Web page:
Safety im­prove­ments for HNZ prop­er­ties

The Timaru Herald - - FRONT PAGE - ELENA MCPHEE

Hous­ing NZ says nearly $50,000 has been spent on pro­vid­ing brand new smoke alarms for its Ti­maru prop­er­ties in the past year, and se­cure drive­way ar­eas have also been built around more than 100 homes since 2013.

A Hous­ing NZ spokesman said while the num­ber of smoke alarms pro­vided per house var­ied, on av­er­age $140 was spent on each house in the 2016 to 2017 fi­nan­cial year.

With 337 houses now fea­tur­ing new smoke alarms, that came to $47,180 in to­tal.

Area man­ager Kate Mil­ton said the photo-elec­tric smoke alarms were rec­om­mended by Fire and Emer­gency New Zealand, and pro­vided up to 10 years’ smoke de­tec­tion.

‘‘They re­move the frus­tra­tion of fix­ing the flat bat­tery beep,’’ she said.

‘‘Help­ing our ten­ants and their fam­i­lies stay safe is a big part of what we do as the coun­try’s largest land­lord. We spent $474 mil­lion on main­te­nance and im­prove­ments in our 2016 and 2017 fi­nan­cial year,’’

Ti­maru senior sta­tion of­fi­cer Mar­tyn Ben­nett said photo-elec­tric smoke alarms had been around for about 15 years but had re­cently be­come far more af­ford­able.

‘‘They are the only sort that we will in­stall,’’ he said.

Clean­ing the alarms on a reg­u­lar ba­sis was very im­por­tant, how­ever.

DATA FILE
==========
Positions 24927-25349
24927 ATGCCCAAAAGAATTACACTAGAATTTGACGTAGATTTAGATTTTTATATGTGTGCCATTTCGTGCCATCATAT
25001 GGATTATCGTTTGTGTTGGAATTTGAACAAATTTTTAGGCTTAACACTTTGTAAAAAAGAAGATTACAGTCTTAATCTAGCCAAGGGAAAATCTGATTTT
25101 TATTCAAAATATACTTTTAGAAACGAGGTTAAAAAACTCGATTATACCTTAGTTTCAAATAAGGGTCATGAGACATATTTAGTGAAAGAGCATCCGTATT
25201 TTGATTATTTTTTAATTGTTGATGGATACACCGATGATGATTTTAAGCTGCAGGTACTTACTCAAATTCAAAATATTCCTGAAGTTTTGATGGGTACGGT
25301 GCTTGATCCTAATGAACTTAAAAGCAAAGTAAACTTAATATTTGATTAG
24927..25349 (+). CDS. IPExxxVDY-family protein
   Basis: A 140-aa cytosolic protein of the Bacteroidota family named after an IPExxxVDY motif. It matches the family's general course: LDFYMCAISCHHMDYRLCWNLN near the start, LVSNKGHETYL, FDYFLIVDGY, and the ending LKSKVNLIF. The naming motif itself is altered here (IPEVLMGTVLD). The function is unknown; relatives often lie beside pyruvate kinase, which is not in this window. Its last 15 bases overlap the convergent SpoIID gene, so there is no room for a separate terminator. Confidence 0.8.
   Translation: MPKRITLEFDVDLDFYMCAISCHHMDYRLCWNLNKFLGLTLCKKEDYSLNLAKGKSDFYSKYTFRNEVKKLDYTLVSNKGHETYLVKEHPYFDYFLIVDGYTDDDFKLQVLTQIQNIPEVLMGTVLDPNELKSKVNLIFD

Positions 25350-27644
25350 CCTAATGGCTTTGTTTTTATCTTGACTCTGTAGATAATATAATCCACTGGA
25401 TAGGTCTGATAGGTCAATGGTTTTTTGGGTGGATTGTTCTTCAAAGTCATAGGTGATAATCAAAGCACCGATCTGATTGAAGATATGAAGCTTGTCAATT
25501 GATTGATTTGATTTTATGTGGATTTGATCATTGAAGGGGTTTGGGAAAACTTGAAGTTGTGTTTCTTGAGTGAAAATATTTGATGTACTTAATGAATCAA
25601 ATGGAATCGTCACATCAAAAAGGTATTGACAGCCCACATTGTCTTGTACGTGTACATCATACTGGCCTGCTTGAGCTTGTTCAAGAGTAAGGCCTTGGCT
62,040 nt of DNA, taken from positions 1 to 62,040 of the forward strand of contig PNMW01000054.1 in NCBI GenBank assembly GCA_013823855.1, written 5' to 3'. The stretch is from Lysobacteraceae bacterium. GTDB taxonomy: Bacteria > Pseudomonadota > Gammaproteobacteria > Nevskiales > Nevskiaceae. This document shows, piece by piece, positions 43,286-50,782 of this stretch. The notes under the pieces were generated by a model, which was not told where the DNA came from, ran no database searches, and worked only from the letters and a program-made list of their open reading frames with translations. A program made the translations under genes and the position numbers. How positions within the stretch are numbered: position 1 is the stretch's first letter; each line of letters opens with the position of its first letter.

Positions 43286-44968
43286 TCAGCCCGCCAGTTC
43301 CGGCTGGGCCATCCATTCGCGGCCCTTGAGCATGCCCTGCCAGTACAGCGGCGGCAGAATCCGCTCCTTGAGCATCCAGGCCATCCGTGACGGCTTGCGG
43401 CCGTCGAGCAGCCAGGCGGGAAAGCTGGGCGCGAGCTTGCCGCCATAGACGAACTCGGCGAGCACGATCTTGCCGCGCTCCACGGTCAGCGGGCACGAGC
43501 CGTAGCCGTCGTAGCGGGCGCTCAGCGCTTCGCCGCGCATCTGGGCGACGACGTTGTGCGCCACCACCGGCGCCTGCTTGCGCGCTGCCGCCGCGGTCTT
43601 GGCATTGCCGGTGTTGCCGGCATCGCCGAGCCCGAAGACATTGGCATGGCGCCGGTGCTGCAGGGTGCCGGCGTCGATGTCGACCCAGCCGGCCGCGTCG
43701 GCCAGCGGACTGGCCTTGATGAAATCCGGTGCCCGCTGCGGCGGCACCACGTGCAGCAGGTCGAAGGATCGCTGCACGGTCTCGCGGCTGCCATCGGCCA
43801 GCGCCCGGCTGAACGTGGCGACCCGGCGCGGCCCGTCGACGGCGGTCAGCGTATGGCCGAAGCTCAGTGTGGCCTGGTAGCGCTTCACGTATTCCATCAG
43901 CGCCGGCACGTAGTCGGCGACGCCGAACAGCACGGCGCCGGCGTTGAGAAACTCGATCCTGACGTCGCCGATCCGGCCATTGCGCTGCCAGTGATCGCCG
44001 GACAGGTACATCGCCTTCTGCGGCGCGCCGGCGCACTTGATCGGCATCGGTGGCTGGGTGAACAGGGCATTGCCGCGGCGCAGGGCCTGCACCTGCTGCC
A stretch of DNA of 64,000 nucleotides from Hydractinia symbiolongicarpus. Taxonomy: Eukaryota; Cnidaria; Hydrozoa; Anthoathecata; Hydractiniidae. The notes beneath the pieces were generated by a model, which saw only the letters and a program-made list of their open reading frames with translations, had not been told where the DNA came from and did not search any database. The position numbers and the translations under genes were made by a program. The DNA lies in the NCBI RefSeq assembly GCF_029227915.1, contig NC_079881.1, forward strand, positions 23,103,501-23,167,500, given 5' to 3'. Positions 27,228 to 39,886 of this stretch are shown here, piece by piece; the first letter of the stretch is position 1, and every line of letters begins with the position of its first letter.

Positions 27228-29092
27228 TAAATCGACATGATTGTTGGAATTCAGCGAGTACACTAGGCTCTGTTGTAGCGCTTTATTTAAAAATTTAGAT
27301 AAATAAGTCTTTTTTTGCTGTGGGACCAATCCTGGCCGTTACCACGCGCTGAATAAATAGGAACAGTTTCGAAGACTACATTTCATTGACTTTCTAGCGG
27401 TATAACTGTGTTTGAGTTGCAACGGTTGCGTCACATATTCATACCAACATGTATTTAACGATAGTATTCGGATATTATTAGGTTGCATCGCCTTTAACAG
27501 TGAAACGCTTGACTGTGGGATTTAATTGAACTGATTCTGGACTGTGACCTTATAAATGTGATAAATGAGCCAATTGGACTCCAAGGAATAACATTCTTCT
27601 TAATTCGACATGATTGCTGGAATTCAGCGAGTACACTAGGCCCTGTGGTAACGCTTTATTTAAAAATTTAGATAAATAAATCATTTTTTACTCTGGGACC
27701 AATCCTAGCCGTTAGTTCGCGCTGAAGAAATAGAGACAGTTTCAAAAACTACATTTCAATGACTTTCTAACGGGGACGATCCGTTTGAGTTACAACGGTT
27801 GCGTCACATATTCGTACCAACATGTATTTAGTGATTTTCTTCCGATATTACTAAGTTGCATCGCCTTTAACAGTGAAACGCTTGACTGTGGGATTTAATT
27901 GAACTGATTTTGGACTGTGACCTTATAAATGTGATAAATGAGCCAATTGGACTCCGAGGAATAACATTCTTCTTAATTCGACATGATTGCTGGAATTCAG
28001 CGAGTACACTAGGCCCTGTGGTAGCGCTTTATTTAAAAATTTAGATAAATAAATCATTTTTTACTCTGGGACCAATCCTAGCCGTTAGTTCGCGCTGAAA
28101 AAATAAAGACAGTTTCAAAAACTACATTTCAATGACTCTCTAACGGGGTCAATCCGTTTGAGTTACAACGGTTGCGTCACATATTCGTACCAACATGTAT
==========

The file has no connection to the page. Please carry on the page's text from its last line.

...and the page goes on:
Ben­nett said he be­lieved most Ti­maru peo­ple had fire alarms and were aware of the dan­gers of fires.

Mil­ton said the Drive­way Safety pro­gramme, which be­gan in 2013, aimed to re­duce the risk of chil­dren be­ing run over in the drive­ways of state homes.

It in­cluded in­stalling fenc­ing, self-clos­ing gates with child- re­sis­tant latches, speed re­stric­tion signs, speed humps and con­vex mir­rors where ap­pro­pri­ate.

The pro­gramme had seen im­prove­ments made to 111 prop­er­ties in the Ti­maru area.

It fo­cused on sep­a­rat­ing play ar­eas from drive­ways and en­sur­ing play ar­eas were di­rectly vis­i­ble and ac­ces­si­ble from main liv­ing ar­eas.

‘‘On av­er­age, around five chil­dren in New Zealand die from drive­way run-overs ev­ery year and sadly, it is of­ten a fam­ily mem­ber who is be­hind the wheel. Tod­dlers who are out ex­plor­ing are par­tic­u­larly at risk.’’

Hous­ing NZ ten­ant Jo Jack­son, who has five chil­dren, said Hous­ing NZ put in a fence and gate around her chil­dren’s play area about two months ago.

‘‘I was wor­ried my kids would open up that gate [out to the road] it was just a wee latch,’’ she said.

It was ‘‘way safer’’ now, Jack­son said.

Four in­jured in col­li­sion

Four peo­ple were taken to Ti­maru Hos­pi­tal with mod­er­ate in­juries af­ter a two car col­li­sion on the Orar­iRan­gi­tata High­way/State High­way 1, near Orari about 11.30am on Sun­day. A po­lice com­mu­ni­ca­tions spokes­woman said four peo­ple were taken to hos­pi­tal af­ter the crash near the south bridge. One of the ve­hi­cles had come to a stop down an em­bank­ment, she said. The road was blocked in both di­rec­tions for a pe­riod with di­ver­sions on State High­ways 72 and 79, she said.

Boil wa­ter no­tice is­sued

A boil wa­ter no­tice was is­sued for those us­ing South Can­ter­bury’s Te Moana wa­ter sup­ply from Satur­day. Ti­maru Dis­trict Coun­cil com­mu­ni­ca­tions man­ager Stephen Do­ran said due to re­cent weather con­di­tions, con­sumers are ad­vised to boil all wa­ter for hu­man con­sump­tion un­til fur­ther no­tice. ‘‘It will be ac­tive till about mid week once tests come back clear,’’ Do­ran said.


As­tle Holden, 11, and Casey Holden, 3, be­hind a gate that was in­stalled by Hous­ing New Zealand.

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